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A novel low-complexity digital filter design for wearable ECG devices

View Article: PubMed Central - PubMed

ABSTRACT

Wearable and implantable Electrocardiograph (ECG) devices are becoming prevailing tools for continuous real-time personal health monitoring. The ECG signal can be contaminated by various types of noise and artifacts (e.g., powerline interference, baseline wandering) that must be removed or suppressed for accurate ECG signal processing. Limited device size, power consumption and cost are critical issues that need to be carefully considered when designing any portable health monitoring device, including a battery-powered ECG device. This work presents a novel low-complexity noise suppression reconfigurable finite impulse response (FIR) filter structure for wearable ECG and heart monitoring devices. The design relies on a recently introduced optimally-factored FIR filter method. The new filter structure and several of its useful features are presented in detail. We also studied the hardware complexity of the proposed structure and compared it with the state-of-the-art. The results showed that the new ECG filter has a lower hardware complexity relative to the state-of-the-art ECG filters.

No MeSH data available.


Illustration of the performance of the of the proposed filter when the input ECG data (collected with wearable sensors) is contaminated with various levels of DC and 50 Hz noise.
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pone.0175139.g017: Illustration of the performance of the of the proposed filter when the input ECG data (collected with wearable sensors) is contaminated with various levels of DC and 50 Hz noise.

Mentions: Fig 15, Fig 16 and Fig 17 illustrate the results of the tests that we conducted to further evaluate the performance of the designed filter. Several simulated inputs (i.e., a DC signal, a sinusoidal at the edge of the passband, a sinusoidal at the middle of the passband, and a sinusoidal at the center of the stopband) were given as the input to our filter. As Fig 15(A) shows, the designed filter successfully attenuates DC down to the desired level at the output. We also observe (Fig 15B and 15C) that the sinusoids at the edge of the passband (0.5Hz) and at the middle of passband (25 Hz) are safely passed to the outputs with no attenuation.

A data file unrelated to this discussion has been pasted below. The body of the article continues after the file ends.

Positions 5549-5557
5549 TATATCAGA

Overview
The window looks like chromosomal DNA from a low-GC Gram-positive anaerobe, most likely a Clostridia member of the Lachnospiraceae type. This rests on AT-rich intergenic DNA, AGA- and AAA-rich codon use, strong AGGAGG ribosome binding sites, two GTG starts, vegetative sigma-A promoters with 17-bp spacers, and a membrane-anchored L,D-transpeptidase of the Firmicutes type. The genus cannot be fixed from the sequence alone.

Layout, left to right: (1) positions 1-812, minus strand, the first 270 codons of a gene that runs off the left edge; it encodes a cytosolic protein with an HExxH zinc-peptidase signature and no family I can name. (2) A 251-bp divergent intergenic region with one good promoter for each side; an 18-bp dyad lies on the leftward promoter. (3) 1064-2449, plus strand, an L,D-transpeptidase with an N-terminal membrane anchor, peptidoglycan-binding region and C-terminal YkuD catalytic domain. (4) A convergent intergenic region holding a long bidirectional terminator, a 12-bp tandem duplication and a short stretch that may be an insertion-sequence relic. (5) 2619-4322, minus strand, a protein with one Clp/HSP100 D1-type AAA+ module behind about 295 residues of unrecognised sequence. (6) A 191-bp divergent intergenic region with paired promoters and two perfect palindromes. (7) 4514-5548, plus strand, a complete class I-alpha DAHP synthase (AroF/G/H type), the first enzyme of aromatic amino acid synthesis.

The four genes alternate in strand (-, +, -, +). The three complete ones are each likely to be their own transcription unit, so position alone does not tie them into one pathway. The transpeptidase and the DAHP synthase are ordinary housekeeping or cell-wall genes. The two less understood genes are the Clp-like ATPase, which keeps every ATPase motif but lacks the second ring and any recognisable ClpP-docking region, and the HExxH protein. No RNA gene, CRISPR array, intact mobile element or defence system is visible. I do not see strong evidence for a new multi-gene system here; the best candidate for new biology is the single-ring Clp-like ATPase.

A novel low-complexity digital filter design for wearable ECG devices
Illustration of the performance of the of the proposed filter when the input ECG data (collected with wearable sensors) is contaminated with various levels of DC and 50 Hz noise.
© Copyright Policy
Related In: Results  -  Collection

License
Show All Figures
getmorefigures.php?uid=PMC5383230&req=5

pone.0175139.g017: Illustration of the performance of the of the proposed filter when the input ECG data (collected with wearable sensors) is contaminated with various levels of DC and 50 Hz noise.
Mentions: Fig 15, Fig 16 and Fig 17 illustrate the results of the tests that we conducted to further evaluate the performance of the designed filter. Several simulated inputs (i.e., a DC signal, a sinusoidal at the edge of the passband, a sinusoidal at the middle of the passband, and a sinusoidal at the center of the stopband) were given as the input to our filter. As Fig 15(A) shows, the designed filter successfully attenuates DC down to the desired level at the output. We also observe (Fig 15B and 15C) that the sinusoids at the edge of the passband (0.5Hz) and at the middle of passband (25 Hz) are safely passed to the outputs with no attenuation.

View Article: PubMed Central - PubMed

ABSTRACT

Wearable and implantable Electrocardiograph (ECG) devices are becoming prevailing tools for continuous real-time personal health monitoring. The ECG signal can be contaminated by various types of noise and artifacts (e.g., powerline interference, baseline wandering) that must be removed or suppressed for accurate ECG signal processing. Limited device size, power consumption and cost are critical issues that need to be carefully considered when designing any portable health monitoring device, including a battery-powered ECG device. This work presents a novel low-complexity noise suppression reconfigurable finite impulse response (FIR) filter structure for wearable ECG and heart monitoring devices. The design relies on a recently introduced optimally-factored FIR filter method. The new filter structure and several of its useful features are presented in detail. We also studied the hardware complexity of the proposed structure and compared it with the state-of-the-art. The results showed that the new ECG filter has a lower hardware complexity relative to the state-of-the-art ECG filters.

No MeSH data available.